divinity. Therefore be wary lest too soon you fancy yourself a thing apart
from the mass. When you have found the beginning of the way the star
of your soul will show its light; and by that light you will perceive how
great is the darkness in which it burns. Mind, heart, brain, all are
obscure and dark until the first great battle has been won. Be not
appalled and terrified by this sight; keep your eyes fixed on the small
light and it will grow. But let the darkness within help you to
understand the helplessness of those who have seen no light, whose
souls are in profound gloom. Blame them not, shrink not from them, but
try to lift a little of the heavy Karma of the world; give your aid to the few
strong hands that hold back the powers of darkness from obtaining
complete victory. Then do you enter into a partnership of joy, which
brings indeed terrible toil and profound sadness, but also a great and
ever-increasing delight.

21. Look for the flower to bloom in the silence that follows the storm: not
till then. It shall grow, it will shoot up, it will make branches and leaves
and form buds, while the storm continues, while the battle lasts. But not
till the whole personality of the man is dissolved and melted -- not until
it is held by the divine fragment which has created it, as a mere subject
for grave experiment and experience -- not until the whole nature has
yielded and become subject unto its higher self, can the bloom open.
Then will come a calm such as comes in a tropical country after the
heavy rain, when Nature works so swiftly that one may see her action.
Such a calm will come to the harassed spirit. And in the deep silence the
mysterious event will occur which will prove that the way has been

Call it by what name you will, it is a voice that speaks where there is
none to speak -- it is a messenger that comes, a messenger without form
or substance; or it is the flower of the soul that has opened. It cannot be
described by any metaphor. But it can be felt after, looked for, and
desired, even amid the raging of the storm. The silence may last a
moment of time or it may last a thousand years. But it will end. Yet you
will carry its strength with you. Again and again the battle must be
fought and won. It is only for an interval that Nature can be still.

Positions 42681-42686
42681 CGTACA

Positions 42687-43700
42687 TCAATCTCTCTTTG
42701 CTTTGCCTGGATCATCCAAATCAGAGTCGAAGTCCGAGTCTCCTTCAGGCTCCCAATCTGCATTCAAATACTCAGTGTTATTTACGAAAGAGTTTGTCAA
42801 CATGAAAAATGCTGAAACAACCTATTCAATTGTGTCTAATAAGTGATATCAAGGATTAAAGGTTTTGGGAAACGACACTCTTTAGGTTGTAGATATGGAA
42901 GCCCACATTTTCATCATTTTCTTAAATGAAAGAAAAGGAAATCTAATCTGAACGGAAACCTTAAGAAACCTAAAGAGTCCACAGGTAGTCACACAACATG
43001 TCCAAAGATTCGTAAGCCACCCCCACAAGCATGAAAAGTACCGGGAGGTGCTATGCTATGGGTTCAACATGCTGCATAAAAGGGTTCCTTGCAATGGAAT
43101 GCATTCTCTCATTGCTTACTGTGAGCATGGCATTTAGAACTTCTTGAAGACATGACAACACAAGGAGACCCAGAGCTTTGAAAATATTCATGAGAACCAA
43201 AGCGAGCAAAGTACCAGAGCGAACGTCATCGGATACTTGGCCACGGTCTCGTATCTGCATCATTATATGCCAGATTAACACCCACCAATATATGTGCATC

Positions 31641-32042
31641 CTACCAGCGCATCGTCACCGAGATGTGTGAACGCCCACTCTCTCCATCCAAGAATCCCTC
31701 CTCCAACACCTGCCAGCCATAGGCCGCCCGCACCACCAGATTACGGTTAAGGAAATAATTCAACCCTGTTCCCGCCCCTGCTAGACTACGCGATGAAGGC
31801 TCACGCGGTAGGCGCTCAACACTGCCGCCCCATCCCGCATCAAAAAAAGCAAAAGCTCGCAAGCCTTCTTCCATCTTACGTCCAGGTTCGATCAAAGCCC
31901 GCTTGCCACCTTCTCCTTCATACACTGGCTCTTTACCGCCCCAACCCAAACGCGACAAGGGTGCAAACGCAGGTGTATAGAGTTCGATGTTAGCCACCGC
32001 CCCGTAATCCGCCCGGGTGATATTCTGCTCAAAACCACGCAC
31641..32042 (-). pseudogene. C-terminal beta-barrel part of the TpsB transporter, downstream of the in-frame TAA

Author's Note: The opening of the bloom is the glorious moment when
perception awakes: with it comes confidence, knowledge, certainty. The
pause of the soul is the moment of wonder, and the next moment of
satisfaction, that is the silence.

Know, O disciple, that those who have passed through the silence, and
felt its peace and retained its strength, they long that you shall pass
through it also. Therefore, in the Hall of Learning, when he is capable of
entering there, the disciple will always find his master.

Those that ask shall have. But though the ordinary man asks
perpetually, his voice is not heard. For he asks with his mind only; and
the voice of the mind is only heard on that plane on which the mind
acts. Therefore, not until the first twenty-one rules are past do I say
those that ask shall have.

To read, in the occult sense, is to read with the eyes of the spirit. To ask
is to feel the hunger within -- the yearning of spiritual aspiration. To be
able to read means having obtained the power in a small degree of
gratifying that hunger. When the disciple is ready to learn, then he is
accepted, acknowledged, recognized. It must be so, for he has lit his
lamp, and it cannot be hidden. But to learn is impossible until the first
great battle has been won. The mind may recognize truth, but the spirit
cannot receive it. Once having passed through the storm and attained
the peace, it is then always possible to learn, even though the disciple
waver, hesitate, and turn aside.

The voice of the silence remains within him, and though he leave the
path utterly, yet one day it will resound and rend him asunder and
separate his passions from his divine possibilities. Then with pain and
desperate cries from the deserted lower self he will return.

Therefore I say, Peace be with you. My peace I give unto you can only be
said by the Master to the beloved disciples who are as himself. There are